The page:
Having read dozens of reviews, I find it fascinating that there is absolutely no critical agreement as to which commercial eggnog tastes best; one reviewer’s nectar of the gods is another’s paint thinner, so it is evident that eggnog’s charms are very much in the mouth of the beholder. My own memories of the bewitching flavor of the Ethereal Eggnog of My Youth remain vivid to this day and are the genesis of the impassioned quest I am about to share with you. But even if you disagree with my personal preferences, you’ll be able to make use of the template I’ve devised in order to develop the ultimate eggnog of your sugarplum dreams.

The Great Nog-Off Schema

The strategy is to identify significant universal eggnog characteristics and rate how each contender performs in each category. Picture a table, the kind that folks use Excel spreadsheets for even though there are no numbers to crunch but that are ideal for sorting data. Headers across the first row are Brand, Vintage, Body, Creaminess, Artificial/Natural, Flavor Notes, Finish, Special Features, Comments, and Overall Rating. Let’s examine each:

• Brand – seems obvious, but might include subtitles like Hood’s brood of Golden, Caramel, Cinnamon, Sugar Cookie, Pumpkin Pie, and Vanilla flavors; the single column simplifies sorting.

• Vintage – the year you’re evaluating. This is useful for two reasons: Tracking by year can identify certain brands that vary annually. For example, in 2008 (yeah, I’ve been at this for a while), Farmland was rather good but lately it’s been running in the middle of the pack. It’s like waiting for this year’s vintage Beaujolais Nouveau to appear: Le 2017 Farmland Lait de Poule est arrivé! And some unpredictability can be welcome; after all, it wouldn’t be Christmas without some surprises. Farmland actually comes in handy, as you’ll see later.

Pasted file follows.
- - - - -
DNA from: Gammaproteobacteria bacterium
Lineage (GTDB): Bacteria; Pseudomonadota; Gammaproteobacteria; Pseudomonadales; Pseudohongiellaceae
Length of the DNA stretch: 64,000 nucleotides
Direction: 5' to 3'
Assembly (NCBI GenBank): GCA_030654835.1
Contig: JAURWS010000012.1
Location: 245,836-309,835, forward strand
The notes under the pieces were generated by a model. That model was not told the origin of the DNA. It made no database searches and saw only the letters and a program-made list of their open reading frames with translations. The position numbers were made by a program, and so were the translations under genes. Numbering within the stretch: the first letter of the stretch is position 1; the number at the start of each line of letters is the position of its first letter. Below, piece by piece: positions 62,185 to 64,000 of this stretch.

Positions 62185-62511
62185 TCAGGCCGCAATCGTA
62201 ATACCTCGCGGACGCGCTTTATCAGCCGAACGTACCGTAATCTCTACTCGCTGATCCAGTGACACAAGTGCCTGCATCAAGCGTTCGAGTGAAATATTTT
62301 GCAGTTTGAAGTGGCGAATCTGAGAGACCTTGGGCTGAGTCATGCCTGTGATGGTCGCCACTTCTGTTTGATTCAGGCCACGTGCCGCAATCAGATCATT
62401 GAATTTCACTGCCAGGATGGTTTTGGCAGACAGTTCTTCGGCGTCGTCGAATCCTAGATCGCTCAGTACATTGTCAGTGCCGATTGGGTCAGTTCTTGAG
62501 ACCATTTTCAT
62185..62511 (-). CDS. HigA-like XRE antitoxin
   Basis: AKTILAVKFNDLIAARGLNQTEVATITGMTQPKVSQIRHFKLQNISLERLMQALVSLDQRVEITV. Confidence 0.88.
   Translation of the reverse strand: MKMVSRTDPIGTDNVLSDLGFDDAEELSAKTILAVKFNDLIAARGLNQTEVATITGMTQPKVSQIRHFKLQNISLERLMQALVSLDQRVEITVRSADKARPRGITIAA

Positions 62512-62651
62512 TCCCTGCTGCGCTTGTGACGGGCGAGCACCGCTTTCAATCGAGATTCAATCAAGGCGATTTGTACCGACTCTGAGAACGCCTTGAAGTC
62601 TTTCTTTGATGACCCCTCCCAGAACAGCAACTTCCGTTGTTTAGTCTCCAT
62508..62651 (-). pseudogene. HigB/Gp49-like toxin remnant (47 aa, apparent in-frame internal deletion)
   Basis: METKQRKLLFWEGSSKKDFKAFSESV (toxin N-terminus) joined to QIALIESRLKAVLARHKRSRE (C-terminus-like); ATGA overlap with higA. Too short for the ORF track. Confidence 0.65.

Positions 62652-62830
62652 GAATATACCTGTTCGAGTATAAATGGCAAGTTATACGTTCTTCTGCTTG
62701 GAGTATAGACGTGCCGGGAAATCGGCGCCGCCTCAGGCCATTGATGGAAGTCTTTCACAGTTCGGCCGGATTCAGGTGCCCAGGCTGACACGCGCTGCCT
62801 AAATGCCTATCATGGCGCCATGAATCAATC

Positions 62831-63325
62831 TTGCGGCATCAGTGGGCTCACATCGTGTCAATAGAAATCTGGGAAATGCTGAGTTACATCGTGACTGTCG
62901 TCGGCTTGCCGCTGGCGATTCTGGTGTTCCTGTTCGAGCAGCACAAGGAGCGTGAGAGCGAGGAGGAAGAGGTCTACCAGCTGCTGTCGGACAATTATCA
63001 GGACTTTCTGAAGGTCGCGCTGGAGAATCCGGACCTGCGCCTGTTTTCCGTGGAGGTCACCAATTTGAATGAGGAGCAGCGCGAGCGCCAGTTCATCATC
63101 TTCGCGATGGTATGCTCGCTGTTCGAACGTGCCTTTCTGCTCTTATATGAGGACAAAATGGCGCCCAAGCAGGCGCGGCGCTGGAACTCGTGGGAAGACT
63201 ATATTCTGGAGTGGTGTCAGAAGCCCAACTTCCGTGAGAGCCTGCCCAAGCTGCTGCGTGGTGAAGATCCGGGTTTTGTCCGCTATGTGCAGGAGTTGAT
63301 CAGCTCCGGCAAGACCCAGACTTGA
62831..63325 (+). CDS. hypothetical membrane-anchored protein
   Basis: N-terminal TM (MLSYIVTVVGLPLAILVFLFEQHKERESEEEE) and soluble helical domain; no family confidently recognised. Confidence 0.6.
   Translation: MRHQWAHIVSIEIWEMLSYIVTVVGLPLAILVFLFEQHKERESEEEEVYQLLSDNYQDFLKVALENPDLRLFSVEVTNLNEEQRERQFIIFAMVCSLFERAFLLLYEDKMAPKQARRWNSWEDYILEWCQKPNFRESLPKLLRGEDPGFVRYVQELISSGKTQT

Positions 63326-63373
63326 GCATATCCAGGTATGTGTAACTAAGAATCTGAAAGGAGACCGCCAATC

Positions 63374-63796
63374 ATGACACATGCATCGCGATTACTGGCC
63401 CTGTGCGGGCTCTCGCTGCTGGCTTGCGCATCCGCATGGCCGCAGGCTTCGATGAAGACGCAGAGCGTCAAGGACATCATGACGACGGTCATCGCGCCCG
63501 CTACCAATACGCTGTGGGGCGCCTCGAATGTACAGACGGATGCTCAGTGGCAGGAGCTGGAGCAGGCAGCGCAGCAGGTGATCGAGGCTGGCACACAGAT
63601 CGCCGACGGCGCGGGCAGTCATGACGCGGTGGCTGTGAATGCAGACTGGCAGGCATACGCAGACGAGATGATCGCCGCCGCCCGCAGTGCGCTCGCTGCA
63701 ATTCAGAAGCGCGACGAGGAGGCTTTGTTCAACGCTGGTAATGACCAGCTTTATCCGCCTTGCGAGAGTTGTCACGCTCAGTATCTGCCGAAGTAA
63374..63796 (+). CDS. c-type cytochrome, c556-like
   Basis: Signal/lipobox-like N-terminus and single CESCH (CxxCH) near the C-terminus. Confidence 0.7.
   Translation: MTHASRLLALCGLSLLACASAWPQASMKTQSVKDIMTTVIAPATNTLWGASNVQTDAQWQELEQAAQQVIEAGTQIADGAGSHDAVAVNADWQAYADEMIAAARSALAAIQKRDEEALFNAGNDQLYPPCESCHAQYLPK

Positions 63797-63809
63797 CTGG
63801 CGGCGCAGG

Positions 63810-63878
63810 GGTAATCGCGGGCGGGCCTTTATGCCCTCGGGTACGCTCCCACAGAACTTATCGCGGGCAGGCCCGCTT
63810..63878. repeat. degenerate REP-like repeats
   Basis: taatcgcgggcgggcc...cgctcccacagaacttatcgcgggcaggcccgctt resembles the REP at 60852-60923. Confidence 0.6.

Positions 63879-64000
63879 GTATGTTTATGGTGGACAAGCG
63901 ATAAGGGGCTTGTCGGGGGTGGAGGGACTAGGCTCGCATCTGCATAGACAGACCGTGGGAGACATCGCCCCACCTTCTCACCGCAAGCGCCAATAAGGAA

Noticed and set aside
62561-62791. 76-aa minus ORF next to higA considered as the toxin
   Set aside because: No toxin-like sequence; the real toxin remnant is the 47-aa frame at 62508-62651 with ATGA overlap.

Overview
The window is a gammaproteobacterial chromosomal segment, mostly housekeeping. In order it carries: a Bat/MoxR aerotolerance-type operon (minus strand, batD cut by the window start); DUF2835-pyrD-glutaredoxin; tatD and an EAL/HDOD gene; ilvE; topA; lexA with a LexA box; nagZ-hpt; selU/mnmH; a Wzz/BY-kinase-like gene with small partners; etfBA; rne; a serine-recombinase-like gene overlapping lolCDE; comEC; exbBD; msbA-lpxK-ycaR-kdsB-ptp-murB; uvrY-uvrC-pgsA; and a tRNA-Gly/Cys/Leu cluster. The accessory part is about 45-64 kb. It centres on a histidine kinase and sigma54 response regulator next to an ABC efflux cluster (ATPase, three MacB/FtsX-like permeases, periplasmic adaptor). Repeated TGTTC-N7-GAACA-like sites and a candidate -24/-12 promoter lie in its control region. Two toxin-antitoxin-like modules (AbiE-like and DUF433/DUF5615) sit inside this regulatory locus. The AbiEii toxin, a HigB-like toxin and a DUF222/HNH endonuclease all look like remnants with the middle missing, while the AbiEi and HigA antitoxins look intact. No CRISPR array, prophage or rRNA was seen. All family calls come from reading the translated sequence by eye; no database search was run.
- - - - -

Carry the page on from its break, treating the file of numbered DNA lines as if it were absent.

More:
The second reason is that some brands never change and that’s a good thing because it can make life easier. For example, in 2014, I sampled (and had unsurprisingly forgotten about) International Delight and observed that the flavor notes included butter rum Lifesavers (not in my nog, thank you very much). This year, 2017, I inadvertently bought it again and my butter rum flavor notes were identical to those from three years earlier. Since my comments ran along the lines of “worst ever”, “the word ‘egg’ never even appears on the label nor in the ingredients list so no surprise there”, and so forth, it’s obvious that I’ll never need to carry that brand home again. See? Makes life easier.